At least 40 people were injured in Baghdad and surrounding southern cities in clashes between security forces and protesters on Saturday, January 25. According to media sources, two protest sites were raided in Baghdad, where anti-government protesters had been camping out in recent months. These sites include Tahrir Square, Baghdad's main protest site, and one of the main bridges over the Tigris River, while raids also took place in the southern city of Basra where 16 protesters were arrested. Six people were also injured in Nasiriya.
A heightened security presence should be anticipated and localized transportation and business disruptions are to be expected around all protest sites. Further demonstrations and subsequent clashes between protesters and security forces are expected over the near term.
Tensions have increased in Iraq since the US killed Iranian Quds Force commander Qasem Soleimani in an airstrike near Baghdad International Airport (BGW) on January 3. Notably, Abu Mahdi al-Muhandis, the deputy commander of Iraq's Popular Mobilization Forces (PMF), was also killed in the strike.
Demonstrations broke out in Iraq on October 1 to protest alleged government corruption, inadequate provision of public services, and a lack of job opportunities. Following weeks of relatively calm demonstrations, violence resumed on October 24-25, coinciding with the deadline issued by Grand Ayatollah Sistani to the government issuing them to produce a report on the members of the Iraqi Security Forces (ISF) that were responsible for firing at civilians during previous demonstrations. An estimated 669 people have been killed and some 24,488 people have been wounded since the protests began. December 22 was the deadline set by President Barham Salih for Parliament to decide on a prime minister to replace PM Adel Abdul Mahdi.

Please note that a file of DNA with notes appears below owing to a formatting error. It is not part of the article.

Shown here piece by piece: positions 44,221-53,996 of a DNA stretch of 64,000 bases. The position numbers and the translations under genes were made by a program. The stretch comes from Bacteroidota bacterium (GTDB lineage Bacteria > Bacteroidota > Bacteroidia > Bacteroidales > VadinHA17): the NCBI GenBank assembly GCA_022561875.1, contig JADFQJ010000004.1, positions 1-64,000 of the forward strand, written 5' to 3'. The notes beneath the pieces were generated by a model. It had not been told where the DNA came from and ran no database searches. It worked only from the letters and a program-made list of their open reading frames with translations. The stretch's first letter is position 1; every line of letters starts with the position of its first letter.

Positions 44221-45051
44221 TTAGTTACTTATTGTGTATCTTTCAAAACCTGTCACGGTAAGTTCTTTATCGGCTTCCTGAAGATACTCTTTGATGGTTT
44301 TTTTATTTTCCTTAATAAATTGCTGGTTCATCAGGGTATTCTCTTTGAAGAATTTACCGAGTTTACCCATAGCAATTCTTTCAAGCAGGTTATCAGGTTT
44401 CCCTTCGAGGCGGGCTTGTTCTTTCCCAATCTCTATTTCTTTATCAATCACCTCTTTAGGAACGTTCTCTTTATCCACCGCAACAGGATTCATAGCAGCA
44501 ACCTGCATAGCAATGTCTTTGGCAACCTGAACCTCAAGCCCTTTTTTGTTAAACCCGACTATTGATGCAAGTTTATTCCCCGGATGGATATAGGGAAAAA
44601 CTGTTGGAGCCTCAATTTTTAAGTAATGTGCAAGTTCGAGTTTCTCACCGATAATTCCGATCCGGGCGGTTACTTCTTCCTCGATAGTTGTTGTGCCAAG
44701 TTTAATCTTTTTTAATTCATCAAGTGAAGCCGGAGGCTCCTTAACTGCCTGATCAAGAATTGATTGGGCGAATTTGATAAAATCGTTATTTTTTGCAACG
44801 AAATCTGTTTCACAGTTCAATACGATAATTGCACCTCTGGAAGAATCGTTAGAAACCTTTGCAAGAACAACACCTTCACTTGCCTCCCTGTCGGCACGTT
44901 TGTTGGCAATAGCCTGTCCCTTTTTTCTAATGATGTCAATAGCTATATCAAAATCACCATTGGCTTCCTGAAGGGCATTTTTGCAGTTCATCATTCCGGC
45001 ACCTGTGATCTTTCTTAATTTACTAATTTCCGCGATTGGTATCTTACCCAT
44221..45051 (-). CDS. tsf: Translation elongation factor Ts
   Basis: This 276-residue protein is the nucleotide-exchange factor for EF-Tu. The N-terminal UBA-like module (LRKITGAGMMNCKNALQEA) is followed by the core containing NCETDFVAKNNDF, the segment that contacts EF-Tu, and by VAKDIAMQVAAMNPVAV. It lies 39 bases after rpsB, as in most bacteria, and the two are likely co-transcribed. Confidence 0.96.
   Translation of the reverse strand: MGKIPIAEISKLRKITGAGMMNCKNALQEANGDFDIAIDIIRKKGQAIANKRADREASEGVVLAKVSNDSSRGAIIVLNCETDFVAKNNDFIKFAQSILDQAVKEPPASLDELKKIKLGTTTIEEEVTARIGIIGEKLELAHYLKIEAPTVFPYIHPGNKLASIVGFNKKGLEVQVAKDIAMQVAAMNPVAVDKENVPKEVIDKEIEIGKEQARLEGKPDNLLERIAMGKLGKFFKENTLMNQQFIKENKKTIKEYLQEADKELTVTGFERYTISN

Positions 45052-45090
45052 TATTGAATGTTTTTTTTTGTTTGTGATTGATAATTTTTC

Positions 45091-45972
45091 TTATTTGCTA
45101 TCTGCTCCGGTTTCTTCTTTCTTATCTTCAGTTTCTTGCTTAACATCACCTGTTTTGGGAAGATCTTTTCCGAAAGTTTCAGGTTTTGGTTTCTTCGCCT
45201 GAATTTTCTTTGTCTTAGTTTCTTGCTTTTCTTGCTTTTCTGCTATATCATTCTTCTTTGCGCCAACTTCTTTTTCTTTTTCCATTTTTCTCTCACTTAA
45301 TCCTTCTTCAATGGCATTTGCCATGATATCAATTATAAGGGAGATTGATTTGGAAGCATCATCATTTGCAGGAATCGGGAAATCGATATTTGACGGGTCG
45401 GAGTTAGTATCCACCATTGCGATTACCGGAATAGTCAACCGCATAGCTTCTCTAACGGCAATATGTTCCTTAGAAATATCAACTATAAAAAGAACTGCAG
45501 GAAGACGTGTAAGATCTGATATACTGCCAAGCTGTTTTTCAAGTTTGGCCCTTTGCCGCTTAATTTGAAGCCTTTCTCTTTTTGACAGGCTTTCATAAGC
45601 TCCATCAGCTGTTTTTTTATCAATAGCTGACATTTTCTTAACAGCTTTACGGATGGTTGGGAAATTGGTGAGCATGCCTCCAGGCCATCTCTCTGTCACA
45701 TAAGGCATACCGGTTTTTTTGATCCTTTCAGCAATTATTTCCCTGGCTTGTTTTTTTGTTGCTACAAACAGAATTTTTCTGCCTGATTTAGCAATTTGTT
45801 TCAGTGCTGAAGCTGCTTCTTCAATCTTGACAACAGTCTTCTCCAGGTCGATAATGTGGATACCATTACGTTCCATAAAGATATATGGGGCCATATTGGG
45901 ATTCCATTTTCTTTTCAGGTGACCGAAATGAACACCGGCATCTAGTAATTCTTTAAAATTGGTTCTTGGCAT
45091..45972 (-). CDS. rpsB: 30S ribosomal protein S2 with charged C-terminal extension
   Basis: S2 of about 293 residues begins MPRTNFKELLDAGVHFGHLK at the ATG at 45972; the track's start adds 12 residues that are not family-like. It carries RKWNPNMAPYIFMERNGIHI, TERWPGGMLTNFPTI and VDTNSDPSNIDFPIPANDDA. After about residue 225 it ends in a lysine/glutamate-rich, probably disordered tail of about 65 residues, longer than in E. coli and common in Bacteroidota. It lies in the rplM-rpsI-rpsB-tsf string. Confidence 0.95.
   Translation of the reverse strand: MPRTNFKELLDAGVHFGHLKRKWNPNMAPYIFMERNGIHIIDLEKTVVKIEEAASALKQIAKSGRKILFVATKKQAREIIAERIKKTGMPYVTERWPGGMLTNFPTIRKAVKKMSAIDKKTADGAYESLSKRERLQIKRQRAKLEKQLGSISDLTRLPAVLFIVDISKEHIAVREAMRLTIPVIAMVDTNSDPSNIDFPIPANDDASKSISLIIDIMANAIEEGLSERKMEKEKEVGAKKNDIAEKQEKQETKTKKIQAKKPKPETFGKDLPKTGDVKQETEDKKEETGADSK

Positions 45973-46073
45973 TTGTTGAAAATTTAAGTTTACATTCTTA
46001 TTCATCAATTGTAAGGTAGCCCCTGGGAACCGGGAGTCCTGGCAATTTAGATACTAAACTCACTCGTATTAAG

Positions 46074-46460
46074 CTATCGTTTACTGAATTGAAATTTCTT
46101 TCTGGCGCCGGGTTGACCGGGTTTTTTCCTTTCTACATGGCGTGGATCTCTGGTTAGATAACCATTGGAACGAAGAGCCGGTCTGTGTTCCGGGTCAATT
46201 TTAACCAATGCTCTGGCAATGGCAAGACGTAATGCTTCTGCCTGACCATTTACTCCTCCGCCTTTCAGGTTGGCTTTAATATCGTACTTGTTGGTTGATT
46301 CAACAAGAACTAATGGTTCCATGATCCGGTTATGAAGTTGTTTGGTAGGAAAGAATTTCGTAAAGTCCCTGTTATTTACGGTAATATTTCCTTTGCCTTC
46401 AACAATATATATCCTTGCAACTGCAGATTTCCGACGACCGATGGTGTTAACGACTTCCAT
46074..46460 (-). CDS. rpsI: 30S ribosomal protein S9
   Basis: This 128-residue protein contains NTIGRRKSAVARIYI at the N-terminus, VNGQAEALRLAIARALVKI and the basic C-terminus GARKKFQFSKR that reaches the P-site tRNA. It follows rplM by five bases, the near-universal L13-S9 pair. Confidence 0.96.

Individuals in Iraq are advised to closely monitor the situation, avoid all protests and large public gatherings due to potential violence, prepare for disruptions to transportation and business in areas affected by anti-government demonstrations, and adhere to all instructions issued by the local authorities and their home governments.
The security environment in Iraq remains complex. Although travel is possible in some areas with proper security protocols in place, other areas should be considered strictly off-limits. Professional security advice and support should be sought prior to all travel.
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